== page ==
War memoir rich in humanity

ELAINE FRY
War, Hope and Deliverance

Moora resident Jan Jorissen's intention in writing War, Hope and Deliverance (Avago Books, $40) was to preserve family history. In doing so, he has also provided an invaluable document of life in Holland and WA. Immersing the reader in his life in war-torn Holland, Jorissen describes his childhood under nazi occupation and brings that era alive. This chronicling of key events during WWII as experienced by ordinary Dutch families is enriched with witness accounts that are graphic and moving. His memories include incidents that show the human side of ordinary German soldiers contrasted with the brutality of SS officers.

As a young boy, oblivious to the danger of the situation, Jorissen describes the thrill and excitement of witnessing a dogfight between Spitfires and Messerschmitts, only later to find a bullet hole in the milk bucket he had been carrying. He remembers childhood games making rockets from the gunpowder in the live shells left behind by the Allies. His memoirs also provide testament to acts of incredible bravery by ordinary people in extraordinary circumstances. He tells of the courage of locals Red and Anton, who unselfishly risked their lives for others.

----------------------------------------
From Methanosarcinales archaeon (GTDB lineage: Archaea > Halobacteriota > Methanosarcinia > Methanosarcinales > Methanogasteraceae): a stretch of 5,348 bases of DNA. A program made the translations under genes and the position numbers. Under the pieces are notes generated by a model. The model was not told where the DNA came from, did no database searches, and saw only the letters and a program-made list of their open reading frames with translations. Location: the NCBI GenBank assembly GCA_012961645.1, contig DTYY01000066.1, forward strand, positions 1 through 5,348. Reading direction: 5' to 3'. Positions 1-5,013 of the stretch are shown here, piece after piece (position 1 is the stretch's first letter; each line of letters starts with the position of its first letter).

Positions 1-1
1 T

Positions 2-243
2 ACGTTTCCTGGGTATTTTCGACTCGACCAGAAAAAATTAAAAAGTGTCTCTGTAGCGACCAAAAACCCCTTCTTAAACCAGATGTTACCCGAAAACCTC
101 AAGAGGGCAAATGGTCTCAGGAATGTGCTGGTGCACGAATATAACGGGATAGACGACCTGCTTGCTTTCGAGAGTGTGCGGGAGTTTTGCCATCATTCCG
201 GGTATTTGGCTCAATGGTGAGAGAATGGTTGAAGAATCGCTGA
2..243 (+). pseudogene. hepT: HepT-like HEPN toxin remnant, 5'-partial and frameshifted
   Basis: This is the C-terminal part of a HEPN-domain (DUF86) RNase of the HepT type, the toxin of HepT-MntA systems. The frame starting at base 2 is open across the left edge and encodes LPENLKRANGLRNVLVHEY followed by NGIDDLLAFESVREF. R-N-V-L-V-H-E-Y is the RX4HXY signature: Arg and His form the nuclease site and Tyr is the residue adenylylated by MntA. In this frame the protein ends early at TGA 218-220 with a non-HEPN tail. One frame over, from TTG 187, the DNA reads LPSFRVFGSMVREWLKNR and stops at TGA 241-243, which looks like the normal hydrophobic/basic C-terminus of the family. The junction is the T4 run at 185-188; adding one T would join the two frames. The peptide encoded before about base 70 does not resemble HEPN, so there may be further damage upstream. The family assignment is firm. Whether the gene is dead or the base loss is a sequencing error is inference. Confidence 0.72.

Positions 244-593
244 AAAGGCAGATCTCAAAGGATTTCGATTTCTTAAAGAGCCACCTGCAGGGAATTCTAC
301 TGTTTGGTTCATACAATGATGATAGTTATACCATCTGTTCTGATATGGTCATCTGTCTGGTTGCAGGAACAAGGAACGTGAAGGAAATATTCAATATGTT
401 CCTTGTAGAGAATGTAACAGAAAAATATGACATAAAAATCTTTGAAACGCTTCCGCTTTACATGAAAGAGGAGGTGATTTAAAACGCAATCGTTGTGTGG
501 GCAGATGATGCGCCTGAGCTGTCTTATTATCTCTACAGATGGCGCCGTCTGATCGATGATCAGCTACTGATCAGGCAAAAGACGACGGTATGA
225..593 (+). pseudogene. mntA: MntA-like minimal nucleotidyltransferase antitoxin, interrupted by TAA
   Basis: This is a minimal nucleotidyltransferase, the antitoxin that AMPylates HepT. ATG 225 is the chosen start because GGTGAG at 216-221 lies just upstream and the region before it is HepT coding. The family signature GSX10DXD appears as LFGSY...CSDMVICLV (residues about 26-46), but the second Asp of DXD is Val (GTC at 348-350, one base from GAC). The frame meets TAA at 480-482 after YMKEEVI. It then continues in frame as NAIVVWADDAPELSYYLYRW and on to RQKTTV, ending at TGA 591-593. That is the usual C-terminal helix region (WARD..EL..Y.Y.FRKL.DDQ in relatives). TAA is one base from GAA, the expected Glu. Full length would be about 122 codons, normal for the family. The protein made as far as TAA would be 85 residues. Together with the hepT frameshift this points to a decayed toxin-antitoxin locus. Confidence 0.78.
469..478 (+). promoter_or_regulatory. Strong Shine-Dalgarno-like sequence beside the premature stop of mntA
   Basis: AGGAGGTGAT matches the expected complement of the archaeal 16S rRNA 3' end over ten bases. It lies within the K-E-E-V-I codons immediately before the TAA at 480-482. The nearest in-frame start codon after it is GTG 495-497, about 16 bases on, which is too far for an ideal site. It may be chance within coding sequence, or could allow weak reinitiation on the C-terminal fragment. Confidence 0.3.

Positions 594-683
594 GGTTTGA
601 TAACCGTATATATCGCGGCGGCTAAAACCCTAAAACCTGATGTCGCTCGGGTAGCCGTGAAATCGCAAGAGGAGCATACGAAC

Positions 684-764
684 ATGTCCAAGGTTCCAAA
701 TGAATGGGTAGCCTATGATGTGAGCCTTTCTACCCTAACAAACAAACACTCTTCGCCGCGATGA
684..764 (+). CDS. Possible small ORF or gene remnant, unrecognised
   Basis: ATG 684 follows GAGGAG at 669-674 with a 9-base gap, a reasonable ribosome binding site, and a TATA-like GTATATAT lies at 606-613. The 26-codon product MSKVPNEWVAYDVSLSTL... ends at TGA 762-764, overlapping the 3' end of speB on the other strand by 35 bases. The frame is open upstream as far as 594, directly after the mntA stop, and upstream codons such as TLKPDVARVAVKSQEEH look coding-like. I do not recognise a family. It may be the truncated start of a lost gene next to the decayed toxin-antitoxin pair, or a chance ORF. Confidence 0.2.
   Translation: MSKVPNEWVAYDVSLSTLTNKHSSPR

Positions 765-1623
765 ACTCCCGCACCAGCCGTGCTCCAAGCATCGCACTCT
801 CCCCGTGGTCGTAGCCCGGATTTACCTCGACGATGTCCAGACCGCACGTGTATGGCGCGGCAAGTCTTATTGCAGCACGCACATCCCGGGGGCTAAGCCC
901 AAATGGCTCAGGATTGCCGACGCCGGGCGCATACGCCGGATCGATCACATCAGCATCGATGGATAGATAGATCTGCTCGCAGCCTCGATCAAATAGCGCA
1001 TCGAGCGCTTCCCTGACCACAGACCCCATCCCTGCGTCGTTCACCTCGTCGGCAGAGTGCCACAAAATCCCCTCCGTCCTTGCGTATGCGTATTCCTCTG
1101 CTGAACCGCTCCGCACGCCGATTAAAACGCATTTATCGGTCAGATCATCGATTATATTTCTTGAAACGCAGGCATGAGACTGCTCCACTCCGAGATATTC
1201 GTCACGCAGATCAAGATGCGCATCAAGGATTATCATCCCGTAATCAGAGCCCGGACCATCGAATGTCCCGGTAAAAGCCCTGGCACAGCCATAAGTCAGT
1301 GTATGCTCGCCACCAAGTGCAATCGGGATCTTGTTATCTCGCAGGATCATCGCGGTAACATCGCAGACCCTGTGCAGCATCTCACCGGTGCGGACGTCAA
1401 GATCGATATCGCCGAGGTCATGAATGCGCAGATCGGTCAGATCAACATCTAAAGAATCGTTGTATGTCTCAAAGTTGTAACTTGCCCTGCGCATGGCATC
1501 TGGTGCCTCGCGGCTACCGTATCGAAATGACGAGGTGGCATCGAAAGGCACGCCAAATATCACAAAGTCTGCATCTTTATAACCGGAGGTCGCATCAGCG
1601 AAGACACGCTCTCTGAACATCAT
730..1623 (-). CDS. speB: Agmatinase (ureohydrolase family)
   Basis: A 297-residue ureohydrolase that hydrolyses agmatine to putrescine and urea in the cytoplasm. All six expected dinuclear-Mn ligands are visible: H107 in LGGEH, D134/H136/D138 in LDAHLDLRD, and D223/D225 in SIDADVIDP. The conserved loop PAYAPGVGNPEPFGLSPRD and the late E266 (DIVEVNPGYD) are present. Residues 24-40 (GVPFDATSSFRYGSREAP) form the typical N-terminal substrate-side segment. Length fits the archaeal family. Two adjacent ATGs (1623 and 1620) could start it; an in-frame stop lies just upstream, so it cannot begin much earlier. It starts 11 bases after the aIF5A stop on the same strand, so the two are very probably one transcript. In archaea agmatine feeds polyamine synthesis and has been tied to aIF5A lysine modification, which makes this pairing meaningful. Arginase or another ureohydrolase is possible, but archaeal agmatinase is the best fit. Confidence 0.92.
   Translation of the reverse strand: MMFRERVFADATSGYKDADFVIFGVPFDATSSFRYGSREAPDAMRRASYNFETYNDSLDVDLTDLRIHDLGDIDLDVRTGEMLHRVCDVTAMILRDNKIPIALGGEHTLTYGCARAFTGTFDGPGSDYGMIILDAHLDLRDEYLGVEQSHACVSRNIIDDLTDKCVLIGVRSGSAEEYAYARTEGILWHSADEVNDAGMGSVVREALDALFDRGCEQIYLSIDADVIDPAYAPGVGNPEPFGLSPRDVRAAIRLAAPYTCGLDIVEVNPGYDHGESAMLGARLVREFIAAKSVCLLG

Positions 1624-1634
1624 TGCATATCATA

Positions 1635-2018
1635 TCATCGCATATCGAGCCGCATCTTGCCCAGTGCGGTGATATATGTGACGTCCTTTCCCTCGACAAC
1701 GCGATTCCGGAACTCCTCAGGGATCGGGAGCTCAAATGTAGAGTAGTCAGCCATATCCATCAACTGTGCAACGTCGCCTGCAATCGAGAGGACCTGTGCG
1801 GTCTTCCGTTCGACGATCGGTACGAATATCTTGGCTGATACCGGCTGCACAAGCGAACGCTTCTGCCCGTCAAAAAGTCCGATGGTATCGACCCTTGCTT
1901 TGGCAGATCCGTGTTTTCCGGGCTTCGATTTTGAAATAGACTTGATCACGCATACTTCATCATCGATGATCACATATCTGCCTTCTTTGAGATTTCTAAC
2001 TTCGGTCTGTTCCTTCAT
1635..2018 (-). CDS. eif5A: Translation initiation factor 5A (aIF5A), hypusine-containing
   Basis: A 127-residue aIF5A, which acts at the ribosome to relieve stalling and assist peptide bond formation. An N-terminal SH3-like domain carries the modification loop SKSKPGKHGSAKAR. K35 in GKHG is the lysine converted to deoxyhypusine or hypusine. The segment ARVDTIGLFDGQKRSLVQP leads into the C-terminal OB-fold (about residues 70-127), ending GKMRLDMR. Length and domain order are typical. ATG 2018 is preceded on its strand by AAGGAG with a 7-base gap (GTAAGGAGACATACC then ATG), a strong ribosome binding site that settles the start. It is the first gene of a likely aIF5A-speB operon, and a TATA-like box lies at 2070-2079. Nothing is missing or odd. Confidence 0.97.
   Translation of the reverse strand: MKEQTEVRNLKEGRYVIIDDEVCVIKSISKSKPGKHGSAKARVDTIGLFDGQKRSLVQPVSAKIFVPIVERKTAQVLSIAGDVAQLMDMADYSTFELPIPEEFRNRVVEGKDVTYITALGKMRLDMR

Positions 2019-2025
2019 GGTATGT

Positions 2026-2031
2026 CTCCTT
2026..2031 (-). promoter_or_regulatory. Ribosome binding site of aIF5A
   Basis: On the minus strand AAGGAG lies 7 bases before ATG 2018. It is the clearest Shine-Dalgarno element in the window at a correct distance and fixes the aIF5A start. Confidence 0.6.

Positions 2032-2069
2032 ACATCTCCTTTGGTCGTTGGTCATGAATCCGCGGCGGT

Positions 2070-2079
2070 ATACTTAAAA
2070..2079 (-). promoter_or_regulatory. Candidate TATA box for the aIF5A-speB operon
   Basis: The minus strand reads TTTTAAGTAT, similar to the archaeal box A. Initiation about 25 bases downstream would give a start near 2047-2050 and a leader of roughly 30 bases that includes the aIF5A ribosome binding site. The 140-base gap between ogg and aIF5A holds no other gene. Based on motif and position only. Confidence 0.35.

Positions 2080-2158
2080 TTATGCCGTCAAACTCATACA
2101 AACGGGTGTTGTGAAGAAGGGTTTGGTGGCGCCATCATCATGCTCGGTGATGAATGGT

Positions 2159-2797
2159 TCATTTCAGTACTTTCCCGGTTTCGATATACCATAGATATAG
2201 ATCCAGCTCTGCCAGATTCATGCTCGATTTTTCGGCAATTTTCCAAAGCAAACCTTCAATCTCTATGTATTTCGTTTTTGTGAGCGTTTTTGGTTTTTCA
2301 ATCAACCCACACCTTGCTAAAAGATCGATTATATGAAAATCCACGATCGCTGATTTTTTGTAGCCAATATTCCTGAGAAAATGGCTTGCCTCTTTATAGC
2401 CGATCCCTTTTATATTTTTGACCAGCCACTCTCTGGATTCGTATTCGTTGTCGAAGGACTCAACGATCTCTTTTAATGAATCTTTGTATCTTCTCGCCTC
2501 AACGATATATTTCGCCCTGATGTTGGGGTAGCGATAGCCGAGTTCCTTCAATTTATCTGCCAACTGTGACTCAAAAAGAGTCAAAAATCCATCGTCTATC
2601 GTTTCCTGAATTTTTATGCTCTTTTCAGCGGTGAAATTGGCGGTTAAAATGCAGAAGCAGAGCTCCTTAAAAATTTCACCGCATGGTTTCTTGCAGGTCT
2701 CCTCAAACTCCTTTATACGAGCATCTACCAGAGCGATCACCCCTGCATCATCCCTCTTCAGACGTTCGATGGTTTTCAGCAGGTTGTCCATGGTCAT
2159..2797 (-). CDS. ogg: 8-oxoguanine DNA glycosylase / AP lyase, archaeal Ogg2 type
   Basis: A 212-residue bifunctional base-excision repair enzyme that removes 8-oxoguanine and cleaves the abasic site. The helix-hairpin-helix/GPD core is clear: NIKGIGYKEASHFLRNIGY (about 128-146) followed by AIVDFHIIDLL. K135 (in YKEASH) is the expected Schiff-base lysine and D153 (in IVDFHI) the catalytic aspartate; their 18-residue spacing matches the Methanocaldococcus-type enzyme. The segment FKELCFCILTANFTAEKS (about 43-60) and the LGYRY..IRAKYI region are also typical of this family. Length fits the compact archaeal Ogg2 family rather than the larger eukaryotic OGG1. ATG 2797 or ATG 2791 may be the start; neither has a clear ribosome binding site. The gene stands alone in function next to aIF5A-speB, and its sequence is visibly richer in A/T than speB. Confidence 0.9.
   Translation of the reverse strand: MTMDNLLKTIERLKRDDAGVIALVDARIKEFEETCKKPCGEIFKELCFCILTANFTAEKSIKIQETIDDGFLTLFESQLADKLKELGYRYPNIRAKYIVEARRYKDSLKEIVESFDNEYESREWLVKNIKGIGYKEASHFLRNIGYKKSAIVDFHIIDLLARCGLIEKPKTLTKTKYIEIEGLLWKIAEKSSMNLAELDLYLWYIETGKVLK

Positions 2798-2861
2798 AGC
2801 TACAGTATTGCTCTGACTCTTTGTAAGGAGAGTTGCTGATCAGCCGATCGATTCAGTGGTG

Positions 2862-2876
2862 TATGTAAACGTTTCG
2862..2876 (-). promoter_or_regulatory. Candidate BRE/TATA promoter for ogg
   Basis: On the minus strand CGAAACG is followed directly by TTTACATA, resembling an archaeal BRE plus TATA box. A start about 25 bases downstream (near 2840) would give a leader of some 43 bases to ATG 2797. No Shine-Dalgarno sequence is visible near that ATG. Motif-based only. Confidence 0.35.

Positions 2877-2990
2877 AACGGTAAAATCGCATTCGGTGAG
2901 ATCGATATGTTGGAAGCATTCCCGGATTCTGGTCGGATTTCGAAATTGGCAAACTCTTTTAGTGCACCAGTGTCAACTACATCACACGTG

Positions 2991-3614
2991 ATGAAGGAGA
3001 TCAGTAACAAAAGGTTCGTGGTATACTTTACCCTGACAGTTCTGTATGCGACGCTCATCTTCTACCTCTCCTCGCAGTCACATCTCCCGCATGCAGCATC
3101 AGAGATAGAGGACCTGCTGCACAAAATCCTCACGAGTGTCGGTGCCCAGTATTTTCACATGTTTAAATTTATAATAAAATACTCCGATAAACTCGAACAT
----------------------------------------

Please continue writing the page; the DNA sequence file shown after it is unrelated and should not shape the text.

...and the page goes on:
Jorissen describes settling in Moora and the people he met who helped to make it a rewarding life. He writes of the people he encountered in business and his encounters with fraudsters as well as the good and the great. His book provides a record of experiences enjoyed and endured, an insight into the cost of war and its impact on civilians as seen through the eyes of a child. Full of historical detail and rich in humanity, War, Hope and Deliverance is relevant in a much wider context than mere family history.